Americans are still debating whether to roll up their sleeves for a swine flu shot, but companies have already figured it out: vaccines are good for business.
Drug companies have sold $1.5 billion worth of swine flu shots, in
addition to the $1 billion for seasonal flu they booked earlier this
year. These inoculations are part of a much wider and rapidly growing
$20 billion global vaccine market.
"The vaccine market is booming," says Bruce Carlson, spokesperson at market research firm Kalorama,
which publishes an annual survey of the vaccine industry. "It's an
enormous growth area for pharmaceuticals at a time when other areas are
not doing so well," he says, noting that the pipeline for more
traditional blockbuster drugs such as Lipitor and Nexium has thinned.
As always with pandemic flus, taxpayers are footing the $1.5
billion check for the 250 million swine flu vaccines that the
government has ordered so far and will be distributing free to doctors,
pharmacies and schools. In addition, Congress has set aside more than
$10 billion this year to research flu viruses, monitor H1N1's progress
and educate the public about prevention.
Drug makers pocket most of the revenues from flu sales, with Sanofi-Pasteur, Glaxo Smith Kline and Novartis
cornering most of the market. But it's not just drug makers who stand
to benefit. Doctors collect copays for injecting shots and use them to
cover office expenses and insurance. Pharmacies also charge co-pays or
full price of about $25 to those without insurance and often make more
money if patients end up shopping for other goods.
"Flu shots present a good opportunity to bring new customers
into our stores," says Cassie Richardson, spokesperson for SUPERVALU,
one of the country's largest supermarket chains. Drawing customers to
the back of a store, where pharmacies are often located, offers
retailers a chance to pitch products that might otherwise go unnoticed.
Even companies outside of the medical industry are benefiting:
the UPS division that delivers vaccines in specially designed
containers, for example, has seen a bump in business.
New Entrants in Flu Shot Business
The intensifying competition has irked some doctors.
"Retailers and other non-medical professionals have siphoned off the
passive income that once helped to cover medical overhead," says Dr.
Caroline Abruzese,an internist in Atlanta. "The larger retail chains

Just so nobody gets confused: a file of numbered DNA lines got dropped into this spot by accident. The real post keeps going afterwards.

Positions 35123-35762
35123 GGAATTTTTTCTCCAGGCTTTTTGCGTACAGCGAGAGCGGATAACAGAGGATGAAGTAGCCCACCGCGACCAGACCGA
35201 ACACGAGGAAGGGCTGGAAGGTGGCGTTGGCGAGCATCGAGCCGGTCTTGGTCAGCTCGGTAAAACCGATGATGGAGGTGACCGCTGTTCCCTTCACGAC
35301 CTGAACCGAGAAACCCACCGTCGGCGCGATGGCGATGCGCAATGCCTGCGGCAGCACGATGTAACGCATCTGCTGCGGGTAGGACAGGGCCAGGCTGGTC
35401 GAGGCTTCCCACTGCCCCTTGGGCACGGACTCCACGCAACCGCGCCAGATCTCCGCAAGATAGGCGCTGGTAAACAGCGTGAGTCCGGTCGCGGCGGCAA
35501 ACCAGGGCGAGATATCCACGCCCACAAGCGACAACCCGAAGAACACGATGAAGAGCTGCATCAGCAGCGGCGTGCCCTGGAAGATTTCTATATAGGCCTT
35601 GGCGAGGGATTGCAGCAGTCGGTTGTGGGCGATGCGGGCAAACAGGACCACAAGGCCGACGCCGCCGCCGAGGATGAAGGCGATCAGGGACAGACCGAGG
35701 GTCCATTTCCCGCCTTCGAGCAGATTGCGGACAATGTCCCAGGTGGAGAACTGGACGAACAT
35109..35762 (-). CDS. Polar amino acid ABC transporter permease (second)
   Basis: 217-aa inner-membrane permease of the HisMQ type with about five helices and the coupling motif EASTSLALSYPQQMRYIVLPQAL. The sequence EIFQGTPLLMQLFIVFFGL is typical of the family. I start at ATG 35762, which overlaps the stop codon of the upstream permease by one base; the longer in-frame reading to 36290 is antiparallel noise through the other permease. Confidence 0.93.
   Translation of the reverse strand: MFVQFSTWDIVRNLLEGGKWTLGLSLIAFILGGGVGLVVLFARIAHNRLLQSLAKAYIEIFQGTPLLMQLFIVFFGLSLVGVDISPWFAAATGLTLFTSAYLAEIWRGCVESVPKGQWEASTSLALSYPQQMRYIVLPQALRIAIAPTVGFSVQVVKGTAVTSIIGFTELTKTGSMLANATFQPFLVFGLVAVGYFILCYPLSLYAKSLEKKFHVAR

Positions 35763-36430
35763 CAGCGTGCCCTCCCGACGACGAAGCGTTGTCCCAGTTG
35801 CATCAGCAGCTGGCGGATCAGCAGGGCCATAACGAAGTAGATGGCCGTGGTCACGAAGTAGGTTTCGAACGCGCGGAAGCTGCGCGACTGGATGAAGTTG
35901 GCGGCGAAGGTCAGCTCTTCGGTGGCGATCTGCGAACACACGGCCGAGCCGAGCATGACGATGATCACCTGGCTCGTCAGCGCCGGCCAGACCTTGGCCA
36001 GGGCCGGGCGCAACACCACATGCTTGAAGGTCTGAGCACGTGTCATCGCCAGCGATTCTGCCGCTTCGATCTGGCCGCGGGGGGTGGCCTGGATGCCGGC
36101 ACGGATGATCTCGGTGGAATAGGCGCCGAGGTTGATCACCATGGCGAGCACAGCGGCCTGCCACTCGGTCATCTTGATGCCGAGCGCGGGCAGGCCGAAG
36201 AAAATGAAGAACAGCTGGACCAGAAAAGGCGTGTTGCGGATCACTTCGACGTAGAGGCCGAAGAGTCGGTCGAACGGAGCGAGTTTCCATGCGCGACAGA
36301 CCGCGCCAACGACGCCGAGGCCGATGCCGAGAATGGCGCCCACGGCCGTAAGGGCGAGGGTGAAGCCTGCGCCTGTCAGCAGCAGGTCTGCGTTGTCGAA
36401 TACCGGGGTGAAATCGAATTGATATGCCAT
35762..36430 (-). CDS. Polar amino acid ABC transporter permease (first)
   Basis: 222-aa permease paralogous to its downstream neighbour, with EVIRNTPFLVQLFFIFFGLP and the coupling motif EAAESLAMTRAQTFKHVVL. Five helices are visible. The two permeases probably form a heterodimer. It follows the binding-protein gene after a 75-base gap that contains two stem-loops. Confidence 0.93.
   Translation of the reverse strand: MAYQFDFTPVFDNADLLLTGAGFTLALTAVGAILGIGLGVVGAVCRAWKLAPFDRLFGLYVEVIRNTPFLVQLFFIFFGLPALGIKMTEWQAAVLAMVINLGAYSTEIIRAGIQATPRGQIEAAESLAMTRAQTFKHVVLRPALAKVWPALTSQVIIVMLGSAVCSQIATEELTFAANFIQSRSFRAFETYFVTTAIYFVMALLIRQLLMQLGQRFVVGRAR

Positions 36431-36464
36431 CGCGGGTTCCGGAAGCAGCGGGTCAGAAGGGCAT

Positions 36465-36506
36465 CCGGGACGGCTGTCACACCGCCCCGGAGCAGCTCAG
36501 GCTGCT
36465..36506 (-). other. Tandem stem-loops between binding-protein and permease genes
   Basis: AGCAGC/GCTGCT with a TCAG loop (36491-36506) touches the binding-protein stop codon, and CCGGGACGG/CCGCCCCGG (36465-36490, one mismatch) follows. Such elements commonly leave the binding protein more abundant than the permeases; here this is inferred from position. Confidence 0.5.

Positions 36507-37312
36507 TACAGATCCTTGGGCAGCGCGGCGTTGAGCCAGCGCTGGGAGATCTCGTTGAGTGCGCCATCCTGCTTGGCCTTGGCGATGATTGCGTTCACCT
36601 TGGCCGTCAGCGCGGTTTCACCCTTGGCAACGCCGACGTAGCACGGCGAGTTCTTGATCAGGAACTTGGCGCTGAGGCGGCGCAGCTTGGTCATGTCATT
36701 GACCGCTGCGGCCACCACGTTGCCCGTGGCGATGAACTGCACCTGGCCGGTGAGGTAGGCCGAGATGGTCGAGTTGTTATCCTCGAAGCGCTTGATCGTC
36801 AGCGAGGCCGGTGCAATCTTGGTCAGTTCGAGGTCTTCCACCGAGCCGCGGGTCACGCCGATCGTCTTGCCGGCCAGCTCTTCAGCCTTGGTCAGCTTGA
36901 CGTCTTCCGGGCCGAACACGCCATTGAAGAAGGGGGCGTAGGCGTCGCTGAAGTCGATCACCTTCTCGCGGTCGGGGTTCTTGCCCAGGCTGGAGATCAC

can invest up front in large volumes of vaccine at low prices, and
market to customers already in their stores."
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The promise of profits has attracted new players into the
business. Some of the world's largest drug makers, who in the past
avoided the vaccine market because of its limited scope -- its not easy
to convince healthy adults to get a shot for measles -- are now jumping
into the fray.
Last month alone saw three large vaccine deals. Abbott Labs bought a Belgian drug business, along with its flu vaccine facilities, for $6.6 billion. JJohnson & Johnson invested $444 million in a Dutch biotech firm that makes and develops flu vaccines. Merck, which already makes vaccines for singles and other diseases, struck a deal to distribute flu shots made by Australian CSL.
Smaller biotechs are also angling for a slice of the action,
making vaccines one of the fastest-growing areas of research in the
Large and small drug makers are drawn to the business largely
because of scientific advances which promise to radically expand the
range of health problems that vaccines can address. In addition to
preventing childhood diseases such as measles and polio, vaccines can
now also ward off cervical cancer, and researchers are working on
vaccines for HIV and tuberculosis.
Scientists believe they can create therapeutic vaccines than
treat diseases such as Alzheimers and diabetes after they have set in.
(At least one company is betting on a vaccine that helps cigarette
"These innovations broaden the market potential for vaccine
makers and party explained the renewed interest by drug makers," says
Anthony Cox, a professor at Indiana University's Kelley School of
Business who specializes in the marketing of medical products.
Alternatives to Vaccines Are Few
While this promise of new treatments for painful diseases brings hope to many, vaccines continue to attract critics. The National Vaccine Information Center,
a non-profit advocacy group, is at the forefront of a movement
demanding that vaccines be tested more thoroughly before hitting the
market. Although there has been little evidence to support their claim,
detractors -- including the comedian Jim Carey -- believe that vaccines
are at least partly to blame for the sharp rise in autism in recent
The swine flu vaccine has also attracted its share of critics.
Frank Lipman, a New York-based doctor who specializes in a mix of
Western and alternative medicine, points out that the swine flu is
rarely fatal and that it's too early to tell if it's safe because it
hasn't been widely tested.
Others argue that Americans have little choice. The cost of a
widespread pandemic, similar to Spanish Flu outbreak in 1918 which
killed 675,000 Americans (and 50 million worldwide), would be
devastating. The Trust for America's Health, a Washington-based
non-profit organization, estimates that a severe pandemic could push
down GDP by more than 5 percent and cost Americans $683 billion.
"Were not seeing a pandemic that's this severe," says Jeff Levi, director of Trust for Americas Health. "We've dodged a lot of bullets."